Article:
You might not believe it, but even experienced Amazon sellers sometimes make mistakes. Amazon has a simple business model but it’s a complex business, so you need to cross the t’s and dot the i’s.
For instance, is approval needed to sell the item? Are you approved to sell it? If you source your inventory before getting approved, you could be wasting your money. Even if it seems very similar to other products you sell, if the Amazon category is different, you may need to get approved. In the best case, that’s just paperwork. In the worst case, you’ve wasted your money.
Don’t just check the price of a unit today. Check the history of the product’s price and sales. If it’s selling well right now but you see the price has continued to fall all year, it might not be as good a product as you think it is.
And check other sellers’ stock, too. If another seller has 999 baby snugs or electric kettles in stock, you’re competing against a very heavy competition. And because they have so much stock, they’re more likely to get the Buy box, too.
Skipping any steps in your due diligence process can end up in failure. Strangely enough, this is a mistake rookies don’t usually make. After a long series of successful products, though, it’s tempting to think you have developed a good instinct, and to miss out a couple of checks. Don’t be in too much of a hurry!
(By the way, if you’re always hurrying, it’s time you outsourced some of your business tasks.)
Just as you shouldn’t ignore competitors with huge amounts of stock, you shouldn’t ignore Amazon’s excess inventory if it’s showing up on your dashboard. Don’t automatically assume it will sell. Amazon has spotted something which means it wants your inventory reduced. That might be a slowdown in sector sales that you haven’t noticed yet, for instance.
So if there’s excess inventory showing up, do something. Have a discount offer, just to sell a dozen of the item and get your inventory where Amazon wants it. Liquidate the stock if it’s obsolete or the market moved away from your product. Or just use some extra advertising to increase your sales.
Remember, Amazon charges you for keeping excess stock and that hurts your profits!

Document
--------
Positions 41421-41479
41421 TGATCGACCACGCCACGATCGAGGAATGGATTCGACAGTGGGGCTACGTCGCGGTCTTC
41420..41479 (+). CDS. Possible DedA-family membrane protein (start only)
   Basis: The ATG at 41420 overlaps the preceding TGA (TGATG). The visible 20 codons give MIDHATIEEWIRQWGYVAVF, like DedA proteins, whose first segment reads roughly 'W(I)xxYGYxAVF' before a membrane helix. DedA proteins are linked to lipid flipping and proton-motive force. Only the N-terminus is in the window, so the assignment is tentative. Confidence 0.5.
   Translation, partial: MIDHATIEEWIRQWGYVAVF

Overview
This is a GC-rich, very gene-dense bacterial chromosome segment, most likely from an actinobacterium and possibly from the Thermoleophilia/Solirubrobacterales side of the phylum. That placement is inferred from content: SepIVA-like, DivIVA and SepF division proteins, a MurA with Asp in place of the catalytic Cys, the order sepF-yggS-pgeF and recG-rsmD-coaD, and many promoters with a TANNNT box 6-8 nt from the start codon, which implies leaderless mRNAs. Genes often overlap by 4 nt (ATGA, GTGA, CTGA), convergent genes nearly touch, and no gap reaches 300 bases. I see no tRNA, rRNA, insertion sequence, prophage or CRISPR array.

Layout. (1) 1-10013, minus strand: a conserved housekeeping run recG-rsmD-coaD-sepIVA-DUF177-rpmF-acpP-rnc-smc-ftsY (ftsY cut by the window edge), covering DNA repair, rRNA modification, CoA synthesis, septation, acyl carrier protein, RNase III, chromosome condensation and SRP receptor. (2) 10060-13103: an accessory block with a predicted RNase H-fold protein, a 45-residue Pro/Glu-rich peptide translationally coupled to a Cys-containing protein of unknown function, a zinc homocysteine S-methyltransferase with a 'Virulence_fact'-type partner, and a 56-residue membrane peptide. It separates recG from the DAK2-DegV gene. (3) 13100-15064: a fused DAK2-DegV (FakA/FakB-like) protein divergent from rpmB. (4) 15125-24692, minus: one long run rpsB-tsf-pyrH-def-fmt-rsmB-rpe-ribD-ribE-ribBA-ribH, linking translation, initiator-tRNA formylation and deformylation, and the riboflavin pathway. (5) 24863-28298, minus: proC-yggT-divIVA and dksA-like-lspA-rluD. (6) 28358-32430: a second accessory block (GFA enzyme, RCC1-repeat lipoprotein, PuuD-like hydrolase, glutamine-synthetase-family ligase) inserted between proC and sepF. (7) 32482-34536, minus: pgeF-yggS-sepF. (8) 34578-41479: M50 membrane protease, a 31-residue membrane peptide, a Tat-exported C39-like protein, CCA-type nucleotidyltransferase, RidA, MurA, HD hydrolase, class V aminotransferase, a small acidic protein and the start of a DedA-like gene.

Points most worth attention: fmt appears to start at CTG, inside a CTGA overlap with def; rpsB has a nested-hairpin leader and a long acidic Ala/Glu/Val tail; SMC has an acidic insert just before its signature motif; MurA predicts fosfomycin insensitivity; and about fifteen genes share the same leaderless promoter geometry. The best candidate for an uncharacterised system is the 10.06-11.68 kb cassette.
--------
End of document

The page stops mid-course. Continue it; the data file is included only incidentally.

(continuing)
Check what Amazon charges – and be sure you get your reimbursements. Sometimes Amazon does make mistakes. It’s probably small change, but you can only be sure if you check.
Also check that you’re making a reasonable profit on what you sell, after Amazon fees. If you’re only making a dollar, that’s really too slim a margin for an FBA business. You need enough margin to move the price down and still make a profit, if necessary.
If you’re not making a profit and the product’s not selling, take it on the chin. You’ve made a mistake. Discount or liquidate the product, free up your capital to invest in a new product, and ensure you’re not paying Amazon fees for having excess or aged inventory.
A bad mistake that new FBA sellers make is to assume Amazon Seller Central will give them everything they need to run their business. That might work at first, but you’re going to need capabilities like automatic repricing, in-depth analysis, and more granular control of your PPC ads. Remember that as the business grows, you’re going to need to spend some money on upgrading your information sources, and possibly your bookkeeping system too.
Or maybe you don’t need fancy software, but you need a freelance to do some parts of the business for you. If you’re adding value by finding and sourcing great product, you don’t need to do the transport, the packing, the advertising and the social media content all on your own. Find the areas where you add value, and spend some money outsourcing the rest.